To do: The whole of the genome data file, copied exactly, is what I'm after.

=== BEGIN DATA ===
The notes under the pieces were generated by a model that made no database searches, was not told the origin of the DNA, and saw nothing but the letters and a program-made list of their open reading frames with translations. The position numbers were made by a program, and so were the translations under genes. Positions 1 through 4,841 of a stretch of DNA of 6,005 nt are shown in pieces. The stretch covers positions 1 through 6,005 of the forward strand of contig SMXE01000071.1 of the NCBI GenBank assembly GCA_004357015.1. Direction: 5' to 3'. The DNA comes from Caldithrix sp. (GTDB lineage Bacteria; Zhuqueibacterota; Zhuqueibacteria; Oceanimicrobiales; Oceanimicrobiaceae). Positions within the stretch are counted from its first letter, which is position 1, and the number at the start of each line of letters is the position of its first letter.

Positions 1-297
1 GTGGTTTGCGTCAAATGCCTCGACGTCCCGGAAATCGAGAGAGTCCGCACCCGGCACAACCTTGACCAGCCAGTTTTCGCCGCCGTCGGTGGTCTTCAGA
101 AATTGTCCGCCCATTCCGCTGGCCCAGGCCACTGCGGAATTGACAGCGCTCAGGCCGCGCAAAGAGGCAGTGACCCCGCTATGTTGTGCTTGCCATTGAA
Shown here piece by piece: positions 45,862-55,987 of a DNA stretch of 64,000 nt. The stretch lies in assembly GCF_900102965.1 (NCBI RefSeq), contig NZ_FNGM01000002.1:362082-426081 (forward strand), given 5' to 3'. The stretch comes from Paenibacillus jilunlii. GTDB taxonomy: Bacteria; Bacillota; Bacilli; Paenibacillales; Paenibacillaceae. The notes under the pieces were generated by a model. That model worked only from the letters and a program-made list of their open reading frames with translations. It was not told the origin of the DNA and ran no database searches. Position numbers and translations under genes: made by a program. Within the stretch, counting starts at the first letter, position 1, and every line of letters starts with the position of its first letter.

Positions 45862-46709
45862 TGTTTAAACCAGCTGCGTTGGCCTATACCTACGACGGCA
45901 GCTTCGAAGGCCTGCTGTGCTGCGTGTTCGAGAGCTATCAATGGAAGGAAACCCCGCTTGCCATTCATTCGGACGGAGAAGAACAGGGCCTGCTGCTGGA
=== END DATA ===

The notes under the pieces were generated by a model that made no database searches, was not told the origin of the DNA, and saw nothing but the letters and a program-made list of their open reading frames with translations. The position numbers were made by a program, and so were the translations under genes. Positions 1 through 4,841 of a stretch of DNA of 6,005 nt are shown in pieces. The stretch covers positions 1 through 6,005 of the forward strand of contig SMXE01000071.1 of the NCBI GenBank assembly GCA_004357015.1. Direction: 5' to 3'. The DNA comes from Caldithrix sp. (GTDB lineage Bacteria; Zhuqueibacterota; Zhuqueibacteria; Oceanimicrobiales; Oceanimicrobiaceae). Positions within the stretch are counted from its first letter, which is position 1, and the number at the start of each line of letters is the position of its first letter.

Positions 1-297
1 GTGGTTTGCGTCAAATGCCTCGACGTCCCGGAAATCGAGAGAGTCCGCACCCGGCACAACCTTGACCAGCCAGTTTTCGCCGCCGTCGGTGGTCTTCAGA
101 AATTGTCCGCCCATTCCGCTGGCCCAGGCCACTGCGGAATTGACAGCGCTCAGGCCGCGCAAAGAGGCAGTGACCCCGCTATGTTGTGCTTGCCATTGAA
Shown here piece by piece: positions 45,862-55,987 of a DNA stretch of 64,000 nt. The stretch lies in assembly GCF_900102965.1 (NCBI RefSeq), contig NZ_FNGM01000002.1:362082-426081 (forward strand), given 5' to 3'. The stretch comes from Paenibacillus jilunlii. GTDB taxonomy: Bacteria; Bacillota; Bacilli; Paenibacillales; Paenibacillaceae. The notes under the pieces were generated by a model. That model worked only from the letters and a program-made list of their open reading frames with translations. It was not told the origin of the DNA and ran no database searches. Position numbers and translations under genes: made by a program. Within the stretch, counting starts at the first letter, position 1, and every line of letters starts with the position of its first letter.

Positions 45862-46709
45862 TGTTTAAACCAGCTGCGTTGGCCTATACCTACGACGGCA
45901 GCTTCGAAGGCCTGCTGTGCTGCGTGTTCGAGAGCTATCAATGGAAGGAAACCCCGCTTGCCATTCATTCGGACGGAGAAGAACAGGGCCTGCTGCTGGA